Treating for beetles requires proper knowledge of the type of beetle species you are trying to eliminate. Wood eating beetles, for instance, cannot be effectively treated using sprays because they are located deep within wood. If you think you may have a beetle infestation, your local pest professionals will have the knowledge,resources and solution to the problem.
Mice and rats are a problem when they find their way into your home. They like to be near humans so that they have a ready supply of food. This has earned them the term “commensal,” which means “to share one’s table.”
The class of creatures called “rodents” actually encompasses a much more than just mice and rats. It refers to any animal whose incisor teeth continue to grow, so they must continually gnaw in order to keep them serviceable.
There are more than 2,200 different rodents. Together they make up more than 40% of all mammals. In this group you will find: mice, rats, squirrels, capybaras, nutria, chipmunks, prairie dogs, and many more.
Removing rodents can sometimes be as easy as setting a mouse trap; but a larger infestation (especially with rats or larger rodents) can be larger issue. Rats, especially, are smart and can learn to avoid traps.
Rodents can carry up to thirty-five diseases that humans are susceptible to, which is another reason to eliminate them as soon as possible. Cleaning up after a rodent infestation also requires a great deal of caution. This is necessary because of the possibility of fleas or mosquitoes, which may transmit their own diseases to you, your children and pets. There is also risk involved if you inadvertently stir up the dust of their nests; it can be hazardous to breathe in the bacteria contained within.
Rodents can also do physical damage your home or business. They easily chew through some types of siding and other building materials. They are also known to chew on electrical lines, thereby increasing the possibility of fire. They damage other materials as well, creating holes and gnawing on numerous objects, especially food or food containers.
Removing rodents can be difficult. A professional pest management company will identify nesting areas and feeding grounds and know how to completely eliminate them. Proper cleanup is also performed, ensuring that you and your family are safe from allergies, illness and possible future infestation.
Entomology departments often receive more calls about termites than any other household insect. Subterranean termites are serious pests, whose control is best left to professionals. Termites and termite management services can be confusing, however, and there are more options available today than ever before. Some of the most common termite questions raised by homeowners are answered below.
- Why worry about termites?
- Why are infestations often discovered during March – May?
- How will I know if my home is infested?
- Can I treat the house myself?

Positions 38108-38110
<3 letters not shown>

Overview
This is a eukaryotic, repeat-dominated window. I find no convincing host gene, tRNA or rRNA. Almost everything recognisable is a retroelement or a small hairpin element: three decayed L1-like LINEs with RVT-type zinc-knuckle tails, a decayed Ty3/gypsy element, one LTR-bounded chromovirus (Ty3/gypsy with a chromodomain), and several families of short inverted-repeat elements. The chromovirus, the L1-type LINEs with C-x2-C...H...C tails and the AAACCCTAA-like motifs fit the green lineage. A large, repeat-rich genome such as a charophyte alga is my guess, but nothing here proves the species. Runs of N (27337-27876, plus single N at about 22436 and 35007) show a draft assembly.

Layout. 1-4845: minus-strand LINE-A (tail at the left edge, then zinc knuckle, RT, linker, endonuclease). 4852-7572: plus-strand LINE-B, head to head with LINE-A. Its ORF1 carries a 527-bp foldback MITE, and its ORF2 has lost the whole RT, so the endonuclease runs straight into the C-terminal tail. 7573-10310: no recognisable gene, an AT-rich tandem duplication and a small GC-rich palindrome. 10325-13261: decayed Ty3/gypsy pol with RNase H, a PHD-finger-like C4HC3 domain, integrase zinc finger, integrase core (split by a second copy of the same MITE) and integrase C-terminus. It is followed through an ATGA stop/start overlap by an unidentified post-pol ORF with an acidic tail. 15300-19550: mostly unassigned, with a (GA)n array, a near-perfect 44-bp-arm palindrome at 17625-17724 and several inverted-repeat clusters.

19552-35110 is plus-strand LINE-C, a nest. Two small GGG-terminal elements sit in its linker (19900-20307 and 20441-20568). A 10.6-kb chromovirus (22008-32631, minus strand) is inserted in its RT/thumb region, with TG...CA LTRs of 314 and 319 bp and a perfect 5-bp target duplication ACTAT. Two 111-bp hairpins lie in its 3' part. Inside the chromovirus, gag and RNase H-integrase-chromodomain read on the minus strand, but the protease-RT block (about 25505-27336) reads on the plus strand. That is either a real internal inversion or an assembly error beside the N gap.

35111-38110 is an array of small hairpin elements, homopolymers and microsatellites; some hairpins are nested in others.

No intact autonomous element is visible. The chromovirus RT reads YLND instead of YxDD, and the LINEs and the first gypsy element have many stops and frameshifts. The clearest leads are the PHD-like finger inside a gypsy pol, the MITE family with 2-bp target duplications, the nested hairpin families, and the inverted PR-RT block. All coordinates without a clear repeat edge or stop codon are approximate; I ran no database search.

- How do I choose a termite control company? Why is there such variance in price?
- Which treatment methods and products are most effective?
- Does the entire house need to be treated — or can they just treat areas where I see termites?
- How long will the treatment last?
- Will the chemicals harm my family or pets?
- Have I been “cheated” if termites continue to infest my house after treatment?
Q: Why worry about termites?
A: Termites cause billions of dollars in damage each year. They primarily feed on wood, but also damage paper, books, insulation, and even swimming pool liners and filtration systems. Termites can injure living trees and shrubs, but more often are a secondary invader of woody plants already in decline. While buildings may become infested at any time, termites are of particular importance when buying or selling a home since a termite inspection/infestation report is normally a condition of sale. Besides the monetary impact, thousands of winged termites emerging inside one’s home are an emotionally trying experience — not to mention the thought of termites silently feasting on one’s largest investment.
Q: Why are infestations often discovered during March – May?
A: Spring typically is when large numbers of winged termites, known as “swarmers,” emerge inside homes. In nature, termites swarm to disperse and start new colonies. Triggered by warmer temperatures and rainfall, the winged termites emerge from the colony and fly into the air.
The swarmers then drop to the ground, shed their wings, pair off with a mate, and attempt to begin new colonies in the soil. Few swarmers emerging outdoors survive to start new colonies. Swarmers emerging indoors are incapable of eating wood, seldom survive, and are best removed with a vacuum. They do, however, indicate that an infestation is present.
Q: How will I know if my home is infested?
A: Discovering winged termites indoors almost always indicates an infestation warranting treatment.